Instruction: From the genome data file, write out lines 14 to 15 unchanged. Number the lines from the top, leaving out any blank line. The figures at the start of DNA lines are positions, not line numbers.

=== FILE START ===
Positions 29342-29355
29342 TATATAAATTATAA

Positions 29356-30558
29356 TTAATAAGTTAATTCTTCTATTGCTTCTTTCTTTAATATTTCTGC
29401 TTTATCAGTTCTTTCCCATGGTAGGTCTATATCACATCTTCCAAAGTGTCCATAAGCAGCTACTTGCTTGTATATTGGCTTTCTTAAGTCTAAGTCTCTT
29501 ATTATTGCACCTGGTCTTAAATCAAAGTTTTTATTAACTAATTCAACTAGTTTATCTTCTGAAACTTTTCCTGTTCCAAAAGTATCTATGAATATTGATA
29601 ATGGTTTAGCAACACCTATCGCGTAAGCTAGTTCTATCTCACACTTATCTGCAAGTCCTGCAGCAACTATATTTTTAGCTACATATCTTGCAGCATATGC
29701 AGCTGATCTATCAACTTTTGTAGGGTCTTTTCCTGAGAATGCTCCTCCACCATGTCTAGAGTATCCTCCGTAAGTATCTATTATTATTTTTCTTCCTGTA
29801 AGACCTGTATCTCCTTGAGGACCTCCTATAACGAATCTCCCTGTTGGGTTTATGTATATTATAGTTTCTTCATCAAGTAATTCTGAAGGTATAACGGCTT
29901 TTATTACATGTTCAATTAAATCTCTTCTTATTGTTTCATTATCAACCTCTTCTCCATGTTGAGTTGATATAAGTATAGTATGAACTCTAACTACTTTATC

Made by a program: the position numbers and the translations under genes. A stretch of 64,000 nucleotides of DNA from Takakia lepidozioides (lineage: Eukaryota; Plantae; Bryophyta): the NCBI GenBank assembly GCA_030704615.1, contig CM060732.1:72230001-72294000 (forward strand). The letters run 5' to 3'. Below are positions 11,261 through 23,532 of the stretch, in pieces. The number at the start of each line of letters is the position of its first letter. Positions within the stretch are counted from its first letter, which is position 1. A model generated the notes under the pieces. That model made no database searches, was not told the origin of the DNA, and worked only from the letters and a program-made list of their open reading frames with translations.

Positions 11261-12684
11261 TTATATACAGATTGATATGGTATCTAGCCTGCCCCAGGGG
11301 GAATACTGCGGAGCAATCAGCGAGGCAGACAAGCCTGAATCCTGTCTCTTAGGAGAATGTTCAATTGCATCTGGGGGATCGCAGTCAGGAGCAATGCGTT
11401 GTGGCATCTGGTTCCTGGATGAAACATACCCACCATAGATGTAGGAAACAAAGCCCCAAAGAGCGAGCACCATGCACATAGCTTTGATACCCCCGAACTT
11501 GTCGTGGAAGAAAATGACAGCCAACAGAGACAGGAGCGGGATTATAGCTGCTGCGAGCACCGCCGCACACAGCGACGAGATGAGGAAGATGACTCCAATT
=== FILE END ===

11301 GAATACTGCGGAGCAATCAGCGAGGCAGACAAGCCTGAATCCTGTCTCTTAGGAGAATGTTCAATTGCATCTGGGGGATCGCAGTCAGGAGCAATGCGTT
11401 GTGGCATCTGGTTCCTGGATGAAACATACCCACCATAGATGTAGGAAACAAAGCCCCAAAGAGCGAGCACCATGCACATAGCTTTGATACCCCCGAACTT